Expand Your Green Thumb with Expert Plant Propagation Tips!- Learn about the Must-Have Tools Today!

Everything about the Pomegranate Tree


Common Name: Pomegranate

Latin Name: Punica granatum

Family: Lythraceae

Plant Time: Spring (after last frost)

Mature Size: From 3 ft. (dwarf) to 30 ft tall

Sun Preference: Full sun

Soil Preference: Well-drained soil with acidic, neutral or alkaline pH levels (5.5 to 7)

Bloom Time: May - June

Flower Color: Red, Orange

Native Area: Central Asia

Toxicity: non-toxic

Growth Rate: -

Wildlife Value: -

Table of Contents

Welcome to the enchanting world of the Pomegranate Tree (Punica granatum)! Known for its captivating beauty and delicious, jewel-like fruits, this ancient botanical wonder has a story that stretches back through the annals of time.

Originating from the region spanning from Iran to northern India, this iconic tree boasts glossy green leaves and vibrant, crimson flowers that eventually transform into luscious, ruby-red pomegranates. While its elegance may seem daunting, fear not! With moderate care, the Pomegranate Tree rewards gardeners with abundant fruit and a mesmerizing addition to any landscape.

Common Varieties:

  • Sweet Pomegranate
  • Desertnyi Pomegranates
  • Pink Satin Pomegranate
  • Ambrosia Pomegranate
  • Parfianka Pomegranate
  • Sharp Velvet Pomegranate


Pomegranate Trees are pretty tolerant ones, so you won’t have too much trouble keeping them happy. Here are the key things to keep in mind:

  • Soil: Pomegranate trees prefer well-drained soil, adapting to various types from acid loam to alkaline soils.
  • Water: While they are drought-tolerant, regular deep watering is essential during the dry season to ensure proper fruit production. However, be cautious not to overwater, as it may lead to a poor harvest and increase susceptibility to pests and diseases.
  • Light: Pomegranate shrubs thrive in sunny and warm locations, requiring at least six hours of full sun per day for a bountiful harvest.
  • Temperature: They prefer cool winters and hot, dry summers. They can withstand temperatures as low as 10 degrees Fahrenheit, but in extreme cold, growing them in containers and sheltering them indoors is recommended to avoid frost damage.


The most common ways of propagating these beautiful trees are through cuttings and seeds. Propagation by cuttings involves taking a healthy branch and rooting it in a suitable growing medium. Growing from seeds is also possible, but it may result in some variability in the fruit characteristics.


Pomegranate trees tend to produce suckers, so it’s best to remove them as they pop up. If you choose not to prune, your tree will grow into a wider, bushier form. However, regular pruning, especially in the early years, encourages healthy new shoots and a better harvest. Once established, focus on pruning away dead or damaged branches (just like you do with the Butterfly Bush), and thin out fruits on the branches to help them grow to their full size and prevent limb breakage due to excessive weight.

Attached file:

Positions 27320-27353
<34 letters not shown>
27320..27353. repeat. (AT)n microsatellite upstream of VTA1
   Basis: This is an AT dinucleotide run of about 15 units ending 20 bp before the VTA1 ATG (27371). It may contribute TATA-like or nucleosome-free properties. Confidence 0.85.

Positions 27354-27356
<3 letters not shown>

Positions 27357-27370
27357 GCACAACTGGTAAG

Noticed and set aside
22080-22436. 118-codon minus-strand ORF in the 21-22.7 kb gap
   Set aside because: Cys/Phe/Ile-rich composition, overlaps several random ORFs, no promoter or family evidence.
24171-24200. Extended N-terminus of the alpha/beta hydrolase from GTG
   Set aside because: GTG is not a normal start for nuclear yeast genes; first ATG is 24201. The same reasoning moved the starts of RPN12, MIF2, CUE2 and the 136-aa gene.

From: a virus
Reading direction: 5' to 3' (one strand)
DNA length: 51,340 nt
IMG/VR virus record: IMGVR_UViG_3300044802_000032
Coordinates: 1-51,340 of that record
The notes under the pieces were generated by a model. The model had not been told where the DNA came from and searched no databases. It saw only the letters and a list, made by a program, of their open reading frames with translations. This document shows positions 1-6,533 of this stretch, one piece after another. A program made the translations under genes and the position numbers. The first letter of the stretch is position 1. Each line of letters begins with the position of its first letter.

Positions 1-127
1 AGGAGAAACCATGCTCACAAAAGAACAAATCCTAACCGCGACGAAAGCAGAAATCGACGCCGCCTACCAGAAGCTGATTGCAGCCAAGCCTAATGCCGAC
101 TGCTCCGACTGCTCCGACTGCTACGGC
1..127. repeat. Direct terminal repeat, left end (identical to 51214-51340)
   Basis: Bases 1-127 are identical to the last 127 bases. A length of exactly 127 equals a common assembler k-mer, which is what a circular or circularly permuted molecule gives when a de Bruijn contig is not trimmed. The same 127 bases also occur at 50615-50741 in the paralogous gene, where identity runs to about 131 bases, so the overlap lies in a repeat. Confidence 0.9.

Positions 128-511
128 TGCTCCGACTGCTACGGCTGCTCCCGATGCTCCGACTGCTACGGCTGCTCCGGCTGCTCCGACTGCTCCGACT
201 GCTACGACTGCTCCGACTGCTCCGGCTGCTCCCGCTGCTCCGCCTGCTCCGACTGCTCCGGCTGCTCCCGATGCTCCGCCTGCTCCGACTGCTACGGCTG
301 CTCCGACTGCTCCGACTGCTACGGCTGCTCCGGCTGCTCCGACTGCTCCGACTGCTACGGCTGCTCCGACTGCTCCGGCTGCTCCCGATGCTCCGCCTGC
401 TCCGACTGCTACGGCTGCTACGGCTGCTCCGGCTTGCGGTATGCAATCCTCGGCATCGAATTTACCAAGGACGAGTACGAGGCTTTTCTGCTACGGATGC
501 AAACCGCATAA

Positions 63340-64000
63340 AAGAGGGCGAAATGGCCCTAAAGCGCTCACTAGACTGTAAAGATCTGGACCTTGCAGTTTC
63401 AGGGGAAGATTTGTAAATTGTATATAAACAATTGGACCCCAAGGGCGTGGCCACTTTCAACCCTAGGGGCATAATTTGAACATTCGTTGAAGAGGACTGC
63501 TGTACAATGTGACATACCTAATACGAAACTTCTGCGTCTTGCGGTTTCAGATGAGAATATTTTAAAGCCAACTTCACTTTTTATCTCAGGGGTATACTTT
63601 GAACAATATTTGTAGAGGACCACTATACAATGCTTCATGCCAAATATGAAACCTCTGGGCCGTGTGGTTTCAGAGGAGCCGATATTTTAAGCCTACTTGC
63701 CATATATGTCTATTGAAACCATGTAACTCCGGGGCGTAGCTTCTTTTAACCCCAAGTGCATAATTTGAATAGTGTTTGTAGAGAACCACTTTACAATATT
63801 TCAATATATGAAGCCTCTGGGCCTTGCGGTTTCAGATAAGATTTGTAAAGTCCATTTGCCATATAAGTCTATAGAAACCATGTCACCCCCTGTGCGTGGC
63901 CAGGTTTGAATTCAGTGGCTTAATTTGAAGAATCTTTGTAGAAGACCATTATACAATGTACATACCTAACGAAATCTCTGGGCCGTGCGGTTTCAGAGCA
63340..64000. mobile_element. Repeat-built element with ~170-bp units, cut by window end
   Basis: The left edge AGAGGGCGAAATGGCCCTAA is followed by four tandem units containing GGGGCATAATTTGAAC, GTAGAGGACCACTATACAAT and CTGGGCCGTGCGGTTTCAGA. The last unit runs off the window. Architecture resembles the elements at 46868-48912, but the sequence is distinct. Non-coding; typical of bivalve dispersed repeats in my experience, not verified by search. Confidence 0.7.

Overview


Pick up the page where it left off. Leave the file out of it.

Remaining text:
Common Pests

Frequently Asked Questions

How do I take care of a pomegranate tree?

To take care of a pomegranate tree, plant it in a sunny and warm spot, providing at least six hours of sunlight daily. Use well-drained soil, water deeply during the dry season without overwatering, and remove suckers. Regular pruning, especially in the early years, encourages healthy growth and a bountiful harvest. Once established, focus on removing dead or damaged branches and thinning out fruits to promote their full growth and prevent limb breakage.

Do pomegranate trees lose their leaves in winter?

Yes, the tree loses its leaves in the fall – early winter. They regrow in the next spring.

Where do pomegranate trees grow best?

The optimal growing areas for this fruit are USDA Plant Hardiness Zones 7 to 10. T

How long does it take for a pomegranate to fruit?

The time it takes for a pomegranate tree to produce fruit can vary depending on several factors, including the tree’s age, variety, growing conditions, and care. In general, most pomegranate trees will start to bear fruit within 2 to 4 years after being planted. However, some varieties may take a bit longer, possibly up to 5 years, to produce their first fruits.

Do pomegranates grow well in pots?

Some versions – like the Sweet Pomegranate Tree – feel pretty good in a large container.